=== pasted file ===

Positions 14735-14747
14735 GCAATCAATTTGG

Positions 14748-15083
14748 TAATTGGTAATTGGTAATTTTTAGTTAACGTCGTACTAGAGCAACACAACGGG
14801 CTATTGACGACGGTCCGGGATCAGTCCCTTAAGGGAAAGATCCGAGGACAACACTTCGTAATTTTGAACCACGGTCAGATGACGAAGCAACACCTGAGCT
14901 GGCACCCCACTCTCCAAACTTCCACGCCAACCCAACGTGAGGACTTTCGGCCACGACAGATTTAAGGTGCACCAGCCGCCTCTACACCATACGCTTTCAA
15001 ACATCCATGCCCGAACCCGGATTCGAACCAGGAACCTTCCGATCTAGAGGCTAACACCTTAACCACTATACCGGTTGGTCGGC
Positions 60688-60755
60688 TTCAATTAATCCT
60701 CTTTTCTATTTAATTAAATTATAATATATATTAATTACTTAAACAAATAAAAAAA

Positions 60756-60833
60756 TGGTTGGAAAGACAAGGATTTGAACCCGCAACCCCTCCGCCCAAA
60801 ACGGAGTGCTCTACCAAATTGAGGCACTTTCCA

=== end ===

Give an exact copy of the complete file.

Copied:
Positions 14735-14747
14735 GCAATCAATTTGG

Positions 14748-15083
14748 TAATTGGTAATTGGTAATTTTTAGTTAACGTCGTACTAGAGCAACACAACGGG
14801 CTATTGACGACGGTCCGGGATCAGTCCCTTAAGGGAAAGATCCGAGGACAACACTTCGTAATTTTGAACCACGGTCAGATGACGAAGCAACACCTGAGCT
14901 GGCACCCCACTCTCCAAACTTCCACGCCAACCCAACGTGAGGACTTTCGGCCACGACAGATTTAAGGTGCACCAGCCGCCTCTACACCATACGCTTTCAA
15001 ACATCCATGCCCGAACCCGGATTCGAACCAGGAACCTTCCGATCTAGAGGCTAACACCTTAACCACTATACCGGTTGGTCGGC
Positions 60688-60755
60688 TTCAATTAATCCT
60701 CTTTTCTATTTAATTAAATTATAATATATATTAATTACTTAAACAAATAAAAAAA

Positions 60756-60833
60756 TGGTTGGAAAGACAAGGATTTGAACCCGCAACCCCTCCGCCCAAA
60801 ACGGAGTGCTCTACCAAATTGAGGCACTTTCCA